Bheemeshwari and Doddamakali fishing camps pack so much in your day that you lose count of time and keep going back for more fun under the sun
When the going gets tough, the tough go to Bheemeshwari. At least that’s what I did the other day. My friend and I hopped on to our four-wheeler and drove along the Kanakpura Road towards the Bheemeshwari Fishing Camp, 100 kilometres from Bangalore. It is home to Mahseer, one of the largest fresh water fish in the world. Stepping inside the facility of Government of Karnataka’s Jungle Lodges & Resorts made us forget the work we left behind.
Since it was a weekday, we didn’t have the boisterous touristy crowd to cut short our ‘alone time’ by the river Cauvery. After some swinging on the hammocks spread all along the river, we sat on the rocks leading into the river. After a sumptuous non-vegetarian north and south Indian lunch – the finest I had in a long time – I was as much pleased as the ever-smiling chef who cooked it. The positivity was evenly spread out. Every staff member I met was genuinely happy and sated. Even when I tipped one of them, he didn’t pocket it. He deposited it in the collection box meant for equal distribution amongst all. And each one of them excelled at whatever they did: taking you on treks in the early mornings to organising a mouth-watering bonfire by the river to accompanying you on coracle rides and kayaking. I also tried my hand at fishing, with the gushing sound of the Cauvery river for company. But no pair of fins fell for the bait. However, when I did go on a coracle ride around the river, I spotted a healthy green crocodile resting on one of the rocks and a kingfisher taking off from the river bank. I also saw a snake bird (also called Water Turkey known for its snake-like long neck) flying in the air and swimming on the surface of water to catch its prey.
However, the resort’s senior supervisor Mohamed Asif made me forget about the failed catch by retelling stories of courage and horror. Talking about his escapades at the Kabini River Lodge where elephants reigned supreme, he said, “My shoulders still hurt in the winter Because of my deadly encounter with a mother elephant. I was coming on my two-wheeler with a friend riding pillion, when a baby elephant coincidentally crossed our path. Fearing for her life, the mother elephant rushed towards me. My heart was in my mouth. If I hadn’t moved, we would be dead the next second. I charged towards the elephant on my two-wheeler and hit the elephant’s leg and fell down. When I got up to run, it first hit me on my shoulder with its forehead, and then my hip with its trunk. It felt like a tonne of bricks had fallen on me. I fell down, writhing in pain. Thankfully, the baby elephant had crossed the road and the mother hurried to her side. My companion, who had vanished from the scene, was watching all this drama unfolding from behind a tree. Later, I realised that there were no fractures. The blood had clotted in a few places. I took some injections and it went away. But even now, when the weather is extremely cold, I have to take 2-3 injections every day to contain the pain.”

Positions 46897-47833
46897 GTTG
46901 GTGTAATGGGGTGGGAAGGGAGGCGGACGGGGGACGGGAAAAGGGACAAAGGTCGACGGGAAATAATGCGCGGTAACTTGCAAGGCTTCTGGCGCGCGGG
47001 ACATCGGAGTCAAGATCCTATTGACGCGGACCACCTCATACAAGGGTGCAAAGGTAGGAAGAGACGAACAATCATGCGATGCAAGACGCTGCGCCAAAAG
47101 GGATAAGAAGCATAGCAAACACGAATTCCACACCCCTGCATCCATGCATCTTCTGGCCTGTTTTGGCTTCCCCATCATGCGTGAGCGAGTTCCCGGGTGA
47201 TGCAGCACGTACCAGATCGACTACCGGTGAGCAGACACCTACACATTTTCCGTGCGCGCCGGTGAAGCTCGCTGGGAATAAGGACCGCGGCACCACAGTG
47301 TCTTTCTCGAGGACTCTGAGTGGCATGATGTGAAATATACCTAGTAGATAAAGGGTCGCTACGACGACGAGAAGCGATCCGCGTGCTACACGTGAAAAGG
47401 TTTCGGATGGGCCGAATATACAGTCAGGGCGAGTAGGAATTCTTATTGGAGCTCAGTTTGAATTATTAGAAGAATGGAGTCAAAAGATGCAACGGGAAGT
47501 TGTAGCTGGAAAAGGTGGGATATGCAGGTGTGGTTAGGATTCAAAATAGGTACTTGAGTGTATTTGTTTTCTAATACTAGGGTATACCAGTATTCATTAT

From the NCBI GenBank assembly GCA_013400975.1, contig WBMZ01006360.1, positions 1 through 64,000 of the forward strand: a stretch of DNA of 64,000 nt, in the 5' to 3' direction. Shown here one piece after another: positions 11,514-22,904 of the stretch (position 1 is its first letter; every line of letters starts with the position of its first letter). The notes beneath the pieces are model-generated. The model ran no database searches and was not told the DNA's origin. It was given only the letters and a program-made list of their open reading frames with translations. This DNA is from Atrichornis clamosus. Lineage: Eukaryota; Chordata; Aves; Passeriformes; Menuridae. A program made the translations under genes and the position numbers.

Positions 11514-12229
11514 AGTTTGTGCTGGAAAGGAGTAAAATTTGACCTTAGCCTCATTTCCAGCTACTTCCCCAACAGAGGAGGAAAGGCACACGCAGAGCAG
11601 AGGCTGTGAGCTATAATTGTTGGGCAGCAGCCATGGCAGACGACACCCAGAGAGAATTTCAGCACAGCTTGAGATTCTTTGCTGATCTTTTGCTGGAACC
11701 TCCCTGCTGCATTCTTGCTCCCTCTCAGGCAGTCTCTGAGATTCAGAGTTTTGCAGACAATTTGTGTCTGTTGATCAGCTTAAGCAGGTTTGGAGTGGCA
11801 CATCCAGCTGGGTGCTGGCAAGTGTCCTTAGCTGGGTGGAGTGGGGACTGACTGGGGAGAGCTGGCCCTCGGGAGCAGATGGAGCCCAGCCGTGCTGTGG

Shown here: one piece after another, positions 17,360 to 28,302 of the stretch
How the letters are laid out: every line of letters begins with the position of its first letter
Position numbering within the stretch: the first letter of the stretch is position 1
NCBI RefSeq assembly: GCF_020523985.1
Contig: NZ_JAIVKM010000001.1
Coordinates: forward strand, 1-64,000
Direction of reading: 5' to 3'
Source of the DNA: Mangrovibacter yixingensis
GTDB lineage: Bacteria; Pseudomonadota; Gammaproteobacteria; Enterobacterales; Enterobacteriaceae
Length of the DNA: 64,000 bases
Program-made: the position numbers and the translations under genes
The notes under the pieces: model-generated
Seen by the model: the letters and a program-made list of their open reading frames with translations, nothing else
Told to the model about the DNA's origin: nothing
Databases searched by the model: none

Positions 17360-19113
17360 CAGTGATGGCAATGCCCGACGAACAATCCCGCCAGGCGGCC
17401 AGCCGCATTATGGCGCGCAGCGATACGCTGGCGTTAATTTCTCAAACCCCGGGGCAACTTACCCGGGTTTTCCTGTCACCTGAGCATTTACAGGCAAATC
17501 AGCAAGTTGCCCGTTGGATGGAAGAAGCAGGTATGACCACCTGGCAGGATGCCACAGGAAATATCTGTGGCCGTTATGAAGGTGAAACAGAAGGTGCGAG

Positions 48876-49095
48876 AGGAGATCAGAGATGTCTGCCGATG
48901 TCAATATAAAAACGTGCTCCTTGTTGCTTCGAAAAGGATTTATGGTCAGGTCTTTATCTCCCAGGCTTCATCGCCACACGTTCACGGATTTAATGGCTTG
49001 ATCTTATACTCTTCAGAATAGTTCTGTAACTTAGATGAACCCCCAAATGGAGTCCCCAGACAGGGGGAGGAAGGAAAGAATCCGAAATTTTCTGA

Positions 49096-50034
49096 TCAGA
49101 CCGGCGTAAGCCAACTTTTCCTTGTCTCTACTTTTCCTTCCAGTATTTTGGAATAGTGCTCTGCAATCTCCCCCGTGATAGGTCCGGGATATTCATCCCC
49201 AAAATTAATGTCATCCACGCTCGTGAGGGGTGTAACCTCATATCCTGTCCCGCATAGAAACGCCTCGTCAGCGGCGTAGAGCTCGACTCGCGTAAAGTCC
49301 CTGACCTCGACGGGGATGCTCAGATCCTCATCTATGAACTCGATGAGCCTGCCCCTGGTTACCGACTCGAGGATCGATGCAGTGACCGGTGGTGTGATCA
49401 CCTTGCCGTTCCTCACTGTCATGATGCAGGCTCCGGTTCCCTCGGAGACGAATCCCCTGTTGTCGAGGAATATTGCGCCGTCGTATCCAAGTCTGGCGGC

Not that Bheemeshwari Fishing Camp was an exception. “One elephant in heat was spotted on the other side of the Cauvery river separating this resort,” Asif began. “Before we knew it, the elephant trumpeted and crossed the river in five minutes. We untied the elephants at the resort or they would have been targeted by the mad elephant. Only one male elephant was hurt in the melee. Thankfully, the forest guards fired bullets in the air and the elephant went back to the jungle by crossing the river.”